Recipe Review: Zucchini Snack Cake with Orange Glaze

Cooking, gardening

Yesterday, I wrote about my crazy baking day in the kitchen in order to use a zucchini. I made three different recipes. I decided to put the Zucchini Muffins and the Zucchini Brownies in the freezer. We would have the Zucchini Snack Cake with Orange Glaze for dessert.

There were two reasons for this decision. One being this was a new recipe and I wanted to taste it while it was at its peak. I have made the other two recipes before and already knew how they tasted. The second being that I was not craving chocolate, or desiring a muffin for dessert (more of a breakfast thing). So cake it would be!

I picked the snack cake recipe mainly because it did not contain chocolate. It seems as though all the recipes for zucchini cake throw in a bit of chocolate. But I did not want chocolate. Love chocolate, just not all the time. This recipe also contained orange. Bingo! I was sold. We have an orange tree out back and I not only need to use the zucchini but the oranges as well. Then I saw that the recipe came from a familiar blog (Barefeet in the Kitchen) that I have made recipes from before and they were always delicious.

So here is the recipe:

Did I make any changes? Yes, two very minor changes. The baker said that she prefered to use store bought orange juice as it had more flavor in the cake. Well, I know that the flavor is not in the juice but in the zest. So instead of just using my freshly squeezed orange from our orchard, I also added the zest of the orange to boot. The only other change I made was in the amount of glaze I used on the cake. I wanted to cut down on the sugar content so I reduced the glaze by half and it was plenty. The glaze covered the top of the cake completely. If wanting to cover the sides as well, then use the whole recipe for the glaze.

The cake was easy to make and tasted good. The aroma of oranges flooded my kitchen as this baked. Wonderful! So, if wanting to use up some zucchini and oranges, why not give this recipe a try.

As always, Happy Baking!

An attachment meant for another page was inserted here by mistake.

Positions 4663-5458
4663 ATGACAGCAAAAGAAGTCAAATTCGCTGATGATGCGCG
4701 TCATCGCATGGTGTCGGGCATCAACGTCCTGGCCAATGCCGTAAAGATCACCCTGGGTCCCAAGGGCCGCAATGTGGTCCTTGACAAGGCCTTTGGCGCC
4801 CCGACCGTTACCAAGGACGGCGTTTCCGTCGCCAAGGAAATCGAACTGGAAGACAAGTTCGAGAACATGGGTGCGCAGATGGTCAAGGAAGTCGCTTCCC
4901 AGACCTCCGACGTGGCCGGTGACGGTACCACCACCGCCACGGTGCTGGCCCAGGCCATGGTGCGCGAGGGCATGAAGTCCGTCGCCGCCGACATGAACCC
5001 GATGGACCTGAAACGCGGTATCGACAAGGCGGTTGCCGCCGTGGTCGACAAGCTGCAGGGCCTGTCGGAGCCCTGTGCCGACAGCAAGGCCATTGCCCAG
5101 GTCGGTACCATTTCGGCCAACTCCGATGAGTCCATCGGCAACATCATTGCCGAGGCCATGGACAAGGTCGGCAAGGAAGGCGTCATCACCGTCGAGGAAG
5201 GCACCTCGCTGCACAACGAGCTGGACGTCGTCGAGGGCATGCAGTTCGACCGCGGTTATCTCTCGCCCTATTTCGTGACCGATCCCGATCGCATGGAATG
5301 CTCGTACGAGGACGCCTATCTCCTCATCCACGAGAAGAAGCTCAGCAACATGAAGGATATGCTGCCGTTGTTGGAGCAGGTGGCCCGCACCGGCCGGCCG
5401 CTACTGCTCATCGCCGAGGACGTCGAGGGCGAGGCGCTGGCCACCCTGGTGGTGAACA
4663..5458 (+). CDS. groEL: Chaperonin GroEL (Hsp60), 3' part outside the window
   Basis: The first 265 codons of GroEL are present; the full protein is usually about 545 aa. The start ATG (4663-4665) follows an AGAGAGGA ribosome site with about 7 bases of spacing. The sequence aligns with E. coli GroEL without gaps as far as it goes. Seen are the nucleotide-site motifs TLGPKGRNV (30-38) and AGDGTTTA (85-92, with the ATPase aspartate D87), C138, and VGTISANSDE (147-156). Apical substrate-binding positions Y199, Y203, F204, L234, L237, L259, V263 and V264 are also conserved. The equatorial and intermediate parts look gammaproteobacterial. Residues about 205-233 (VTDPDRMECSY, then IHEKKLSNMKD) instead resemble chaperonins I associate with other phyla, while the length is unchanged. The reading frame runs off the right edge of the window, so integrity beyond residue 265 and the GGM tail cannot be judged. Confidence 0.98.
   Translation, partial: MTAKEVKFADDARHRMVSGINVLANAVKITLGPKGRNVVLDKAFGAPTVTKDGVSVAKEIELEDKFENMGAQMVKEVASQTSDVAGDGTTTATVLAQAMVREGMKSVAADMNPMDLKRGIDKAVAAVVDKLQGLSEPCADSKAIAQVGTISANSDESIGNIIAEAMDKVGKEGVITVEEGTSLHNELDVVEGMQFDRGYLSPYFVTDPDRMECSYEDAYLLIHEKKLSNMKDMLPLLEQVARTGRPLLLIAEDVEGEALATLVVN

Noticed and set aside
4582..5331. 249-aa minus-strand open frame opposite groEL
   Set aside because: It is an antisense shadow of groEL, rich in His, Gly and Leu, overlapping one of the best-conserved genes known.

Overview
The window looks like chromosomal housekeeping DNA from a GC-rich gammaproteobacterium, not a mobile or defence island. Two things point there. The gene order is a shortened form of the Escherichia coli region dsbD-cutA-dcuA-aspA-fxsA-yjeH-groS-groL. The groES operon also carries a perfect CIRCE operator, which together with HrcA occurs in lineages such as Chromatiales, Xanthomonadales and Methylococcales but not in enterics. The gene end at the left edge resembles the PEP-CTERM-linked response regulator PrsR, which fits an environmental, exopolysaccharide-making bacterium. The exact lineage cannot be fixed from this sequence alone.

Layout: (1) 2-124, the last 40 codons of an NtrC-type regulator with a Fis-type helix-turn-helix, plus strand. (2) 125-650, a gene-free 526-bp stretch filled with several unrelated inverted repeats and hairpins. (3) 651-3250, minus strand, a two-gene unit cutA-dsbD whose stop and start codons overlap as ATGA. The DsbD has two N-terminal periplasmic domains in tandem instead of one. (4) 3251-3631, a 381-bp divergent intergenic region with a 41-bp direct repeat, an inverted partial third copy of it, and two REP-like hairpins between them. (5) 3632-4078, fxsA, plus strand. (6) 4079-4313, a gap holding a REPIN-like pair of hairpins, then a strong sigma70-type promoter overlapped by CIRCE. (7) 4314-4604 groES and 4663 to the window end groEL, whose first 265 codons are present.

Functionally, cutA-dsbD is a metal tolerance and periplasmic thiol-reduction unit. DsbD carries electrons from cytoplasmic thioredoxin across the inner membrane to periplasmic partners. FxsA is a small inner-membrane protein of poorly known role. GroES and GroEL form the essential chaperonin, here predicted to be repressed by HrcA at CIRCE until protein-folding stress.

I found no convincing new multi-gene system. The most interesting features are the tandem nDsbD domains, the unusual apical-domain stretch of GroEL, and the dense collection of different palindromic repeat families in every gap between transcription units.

Another Day with the Crazy Baker

Cooking, gardening

One zucchini can go a long way! I still had one plump zucchini from the garden. Since everyone around my house seems a bit done with sauted zucchini as a side for dinner, I turned into a crazy baker lady today.

I think I shredded five or 6 cups of zucchini. So, with the oven set to 350 degrees, I just kept turning out the recipes until the zucchini was all gone. I ended up making a total of three recipes. I started with Zucchini Brownies, then Zucchini Muffins, and to finish, Zucchini Cake with Orange Glaze. My kitchen looks like a bakery.

I plan on popping most of this in the freezer. Some day when I’m feeling lazy, I can take out a treat for the family. I just hope there is room in the freezer, come to think of it… The last time I opened the door a bag of green peppers (also from the garden) fell into my hands.

As always, Happy Baking!

Catching Hair Before it Goes Down the Drain


Drain hair catchers are important in keeping hair from clogging the pipes in the bathtub. But not all are of the same quality or work in the same manner. I have recently replaced our old plastic drain hair catcher with a newer version and what a difference it makes!

The old version was made of plastic and had grippers on it with the idea of catching the hair before going down the pipes. The problem with this style (for our household) was that it did not stay in place all of the time. Also, another factor was that it just looked gross. Imagine (if you dare) looking down to see a wad of hair collected at the drain. To top this off, if there was a big enough wad of hair in the catcher (meaning no one was brave enough to empty it) , water would start to build up in the tub, as the hair blocked the way for the water to go down. The whole thing, disgusting!

Bathroom Drain Hair Stopper™

But if one goes without a catcher of some sort, there is the price to pay of fishing something down the pipe to extrude the hair blockage. Again, a big gross! But no need to panic! There is a better option out there and I have recently added it to my tub.

So this version of the drain hair catcher, the TubShroom, works so much better. It actuallly fits down into the drain and collects the hair down there without anyone being able to see any hair balls. It collects in a circle around a mesh tube so that water still can go through. The top looks like any normal bathtub metal stopper only with holes in it for water can go down. This catcher will allow water to build up a bit in tub if one doesn’t collect the hair when needed. So one still has to empty the thing, but it is not as disgusting as it comes off in a perfect little circle.

Alternate image 1 for TubShroom Drain Hair Catcher in Chrome/Clear